Maine by Courtney Sullivan (image from amazon.co.uk)
4 Stars, no paws, bedtime reading.
I’m still lagging behind with writing up reviews, but this might actually be a good thing for the present book as I read it quite quickly, some of it while I was away from home for work. It seemed somehow fitting to read another family novel directly after The Weird Sisters, but with hindsight I might have inserted something completely different, like a popular science book or an adventure novel, to avoid comparing them the whole time.
At first sight, they have a few things in common, both good and bad. On the plus side, there are several female protagonists who belong to the same family and we get the story from different perspectives, they are both set in small-town USA and they are well-plotted and written. And on the minus side, the male characters are cardboard cutouts and underdeveloped, with no direct voice, which I guess makes the target market for this book, whether you want to call it chick lit, family fiction or a novel about women’s lives, abundantly clear. It might be easier and more believable for female writers to steer well clear of the opposite sex, but I can’t help but feel disappointed whenever it happens, as women clearly do not live in isolation. Anyway, I suggest you don’t read these two novels back-to-back and appreciate the skilled plotting of the present one (and the unique voice of Weird Sisters) instead.
Back to Maine… Alice, the matriarch of the Kelleher family owns a desirable waterside plot in Maine containing the family’s old beach house and a newer luxury holiday home her son had built there, ostensibly for her and her late husband. While it sounds like the Kelleher’s weren’t always wealthy, and indeed both Alice and her daughter-in-law Ann Marie are from the “wrong side of the tracks”, they are certainly doing fine, at least financially, in the present. The novel charts the events of one summer holiday, but also flashes back to many past events to explain the context of present events and emotions. Four different characters contribute, Alice, Ann-Marie, Kathleen (Alice’s eldest daughter) and Maggie (Alice’s granddaughter and Kathleen’s daughter), and each chapter focusses on one of them – I mention this technical detail because the plot strands are expertly linked together in this (small) family epic.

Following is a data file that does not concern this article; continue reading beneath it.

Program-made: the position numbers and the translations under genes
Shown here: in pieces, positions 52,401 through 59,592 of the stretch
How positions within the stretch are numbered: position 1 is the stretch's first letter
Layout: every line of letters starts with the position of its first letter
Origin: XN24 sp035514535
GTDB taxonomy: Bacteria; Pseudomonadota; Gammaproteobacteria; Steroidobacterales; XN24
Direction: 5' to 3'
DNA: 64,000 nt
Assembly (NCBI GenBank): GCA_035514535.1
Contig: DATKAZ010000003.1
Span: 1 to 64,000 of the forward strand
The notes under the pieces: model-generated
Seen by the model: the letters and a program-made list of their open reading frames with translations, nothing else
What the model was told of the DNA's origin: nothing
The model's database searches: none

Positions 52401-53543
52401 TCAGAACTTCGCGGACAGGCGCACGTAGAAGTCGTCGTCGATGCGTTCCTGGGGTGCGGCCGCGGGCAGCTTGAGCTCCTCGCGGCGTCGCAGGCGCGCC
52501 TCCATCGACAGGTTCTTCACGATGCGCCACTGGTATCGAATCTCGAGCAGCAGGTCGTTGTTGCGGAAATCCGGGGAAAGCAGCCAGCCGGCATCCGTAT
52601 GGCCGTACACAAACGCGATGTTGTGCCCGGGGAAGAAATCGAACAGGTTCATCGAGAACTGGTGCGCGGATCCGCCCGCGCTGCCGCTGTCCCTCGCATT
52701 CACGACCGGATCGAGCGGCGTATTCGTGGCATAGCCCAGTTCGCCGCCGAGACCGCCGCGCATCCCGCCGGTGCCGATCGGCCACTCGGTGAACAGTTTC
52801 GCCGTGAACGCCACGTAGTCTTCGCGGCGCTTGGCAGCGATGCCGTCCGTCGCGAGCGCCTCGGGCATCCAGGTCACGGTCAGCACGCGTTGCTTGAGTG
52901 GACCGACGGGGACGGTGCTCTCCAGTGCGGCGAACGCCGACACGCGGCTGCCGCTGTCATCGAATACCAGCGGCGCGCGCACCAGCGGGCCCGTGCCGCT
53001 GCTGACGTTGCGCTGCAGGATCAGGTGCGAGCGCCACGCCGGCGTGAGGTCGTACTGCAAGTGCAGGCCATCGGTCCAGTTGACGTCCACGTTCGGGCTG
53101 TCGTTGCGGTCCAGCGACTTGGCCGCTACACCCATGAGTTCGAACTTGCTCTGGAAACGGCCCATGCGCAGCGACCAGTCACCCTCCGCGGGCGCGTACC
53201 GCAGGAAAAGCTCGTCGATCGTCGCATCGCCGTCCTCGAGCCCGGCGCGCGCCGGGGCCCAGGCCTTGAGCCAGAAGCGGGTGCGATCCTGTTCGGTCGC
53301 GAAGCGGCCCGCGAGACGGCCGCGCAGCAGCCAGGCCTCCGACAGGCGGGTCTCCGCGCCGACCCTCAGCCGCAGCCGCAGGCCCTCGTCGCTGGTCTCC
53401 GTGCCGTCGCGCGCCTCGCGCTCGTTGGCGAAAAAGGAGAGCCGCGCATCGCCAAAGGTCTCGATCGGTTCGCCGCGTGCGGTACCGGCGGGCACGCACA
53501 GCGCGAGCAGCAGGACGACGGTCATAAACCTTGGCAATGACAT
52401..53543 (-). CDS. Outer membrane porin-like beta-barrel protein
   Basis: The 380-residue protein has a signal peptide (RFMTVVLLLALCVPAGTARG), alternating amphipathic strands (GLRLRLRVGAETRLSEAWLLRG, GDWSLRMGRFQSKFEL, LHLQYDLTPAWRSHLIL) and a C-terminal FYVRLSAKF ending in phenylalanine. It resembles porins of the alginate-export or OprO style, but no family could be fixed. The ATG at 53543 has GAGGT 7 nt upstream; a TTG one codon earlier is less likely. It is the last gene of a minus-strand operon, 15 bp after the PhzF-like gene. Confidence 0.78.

The remarkable thing is that all four women are flawed characters, angry, drinking too much, irrational and sometimes very mean to each other. Their behaviour makes sense when you follow their own story and internal monologue, but then you learn about the effect and sometimes hurt this inflicts on others and find yourself agreeing with those, only to be fed another important morsel about somebody else in the next chapter, which upsets the picture yet again. And thus their fairly low-key quarrels, present-day problems and disappointments draw you in. You begin to appreciate the complex net each family creates for itself, both by saying too much and explaining too little, even as the children become adults themselves and could comprehend things they were once too young for.
It’s not a happy book, not much happens and little is resolved by the end, but that seems a much better reflection of a large and messy family than a neat ending could provide. I’m still grumpy that Daniel, Alice’s husband, could only contribute through the memories others have of him, as he sounded lovely and insightful, characteristics difficult to find in some of his family. Nevertheless, several of the reviewers on the back mention that they didn’t want this book to end, and I have to agree with them – I kind of miss them all, perhaps because they are so, well, human.